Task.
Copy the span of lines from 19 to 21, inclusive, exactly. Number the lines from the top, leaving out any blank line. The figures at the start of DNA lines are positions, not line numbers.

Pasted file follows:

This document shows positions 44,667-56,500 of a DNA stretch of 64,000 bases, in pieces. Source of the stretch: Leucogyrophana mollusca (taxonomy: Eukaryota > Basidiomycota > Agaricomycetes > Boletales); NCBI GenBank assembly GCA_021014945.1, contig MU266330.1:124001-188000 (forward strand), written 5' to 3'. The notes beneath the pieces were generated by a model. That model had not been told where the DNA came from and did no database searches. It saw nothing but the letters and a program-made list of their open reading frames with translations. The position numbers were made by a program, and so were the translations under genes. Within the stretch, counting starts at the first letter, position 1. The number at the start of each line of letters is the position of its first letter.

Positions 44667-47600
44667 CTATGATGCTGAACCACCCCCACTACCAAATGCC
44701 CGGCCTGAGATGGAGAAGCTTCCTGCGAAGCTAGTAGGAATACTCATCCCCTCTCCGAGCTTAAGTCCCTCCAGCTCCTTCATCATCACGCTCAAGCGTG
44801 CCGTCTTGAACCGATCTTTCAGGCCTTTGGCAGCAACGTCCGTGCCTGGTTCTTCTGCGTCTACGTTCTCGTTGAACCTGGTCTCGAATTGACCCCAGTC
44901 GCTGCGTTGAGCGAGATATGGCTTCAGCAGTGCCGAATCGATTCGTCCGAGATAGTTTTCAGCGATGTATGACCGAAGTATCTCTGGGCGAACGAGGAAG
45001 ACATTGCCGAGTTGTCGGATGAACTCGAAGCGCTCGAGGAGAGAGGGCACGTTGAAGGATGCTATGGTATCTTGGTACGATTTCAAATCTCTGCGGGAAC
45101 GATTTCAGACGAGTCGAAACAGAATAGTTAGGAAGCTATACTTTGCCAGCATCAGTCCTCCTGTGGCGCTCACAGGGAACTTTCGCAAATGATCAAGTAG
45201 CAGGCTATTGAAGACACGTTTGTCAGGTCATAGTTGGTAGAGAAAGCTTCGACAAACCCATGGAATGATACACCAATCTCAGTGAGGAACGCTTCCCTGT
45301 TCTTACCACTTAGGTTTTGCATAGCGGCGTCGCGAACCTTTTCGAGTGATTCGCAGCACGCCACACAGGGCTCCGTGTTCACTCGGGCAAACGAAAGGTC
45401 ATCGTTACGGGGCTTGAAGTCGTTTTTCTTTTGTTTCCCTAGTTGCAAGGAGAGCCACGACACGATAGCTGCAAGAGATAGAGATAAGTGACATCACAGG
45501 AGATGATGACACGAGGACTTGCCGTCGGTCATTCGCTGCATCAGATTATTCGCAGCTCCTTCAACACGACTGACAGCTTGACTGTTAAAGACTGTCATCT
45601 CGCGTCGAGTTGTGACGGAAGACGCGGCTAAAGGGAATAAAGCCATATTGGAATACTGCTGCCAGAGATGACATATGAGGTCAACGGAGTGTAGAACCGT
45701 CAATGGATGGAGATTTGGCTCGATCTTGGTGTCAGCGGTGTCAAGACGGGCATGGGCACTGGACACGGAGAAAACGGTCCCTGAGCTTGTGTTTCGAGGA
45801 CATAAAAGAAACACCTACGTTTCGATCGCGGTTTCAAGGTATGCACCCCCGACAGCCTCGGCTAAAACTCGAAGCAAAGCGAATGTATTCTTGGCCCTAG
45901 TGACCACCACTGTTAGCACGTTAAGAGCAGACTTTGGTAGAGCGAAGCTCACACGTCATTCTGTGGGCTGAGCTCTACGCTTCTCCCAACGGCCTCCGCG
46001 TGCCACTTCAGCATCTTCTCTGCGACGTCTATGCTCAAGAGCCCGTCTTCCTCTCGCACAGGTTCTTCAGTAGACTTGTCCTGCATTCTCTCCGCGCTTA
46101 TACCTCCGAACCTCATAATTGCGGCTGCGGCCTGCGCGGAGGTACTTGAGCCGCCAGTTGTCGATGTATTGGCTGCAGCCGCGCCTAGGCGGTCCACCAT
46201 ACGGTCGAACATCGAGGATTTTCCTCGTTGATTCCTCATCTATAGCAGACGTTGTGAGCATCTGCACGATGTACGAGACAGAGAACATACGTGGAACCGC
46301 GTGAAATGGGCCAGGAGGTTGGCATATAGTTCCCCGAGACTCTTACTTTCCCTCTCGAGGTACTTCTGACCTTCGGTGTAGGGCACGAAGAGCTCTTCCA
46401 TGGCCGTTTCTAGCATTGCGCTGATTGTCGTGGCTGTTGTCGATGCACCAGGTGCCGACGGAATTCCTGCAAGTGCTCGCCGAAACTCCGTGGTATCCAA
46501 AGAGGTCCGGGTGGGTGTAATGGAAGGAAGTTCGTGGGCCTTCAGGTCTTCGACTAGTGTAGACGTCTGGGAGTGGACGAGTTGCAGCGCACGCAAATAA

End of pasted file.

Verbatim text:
46201 ACGGTCGAACATCGAGGATTTTCCTCGTTGATTCCTCATCTATAGCAGACGTTGTGAGCATCTGCACGATGTACGAGACAGAGAACATACGTGGAACCGC
46301 GTGAAATGGGCCAGGAGGTTGGCATATAGTTCCCCGAGACTCTTACTTTCCCTCTCGAGGTACTTCTGACCTTCGGTGTAGGGCACGAAGAGCTCTTCCA
46401 TGGCCGTTTCTAGCATTGCGCTGATTGTCGTGGCTGTTGTCGATGCACCAGGTGCCGACGGAATTCCTGCAAGTGCTCGCCGAAACTCCGTGGTATCCAA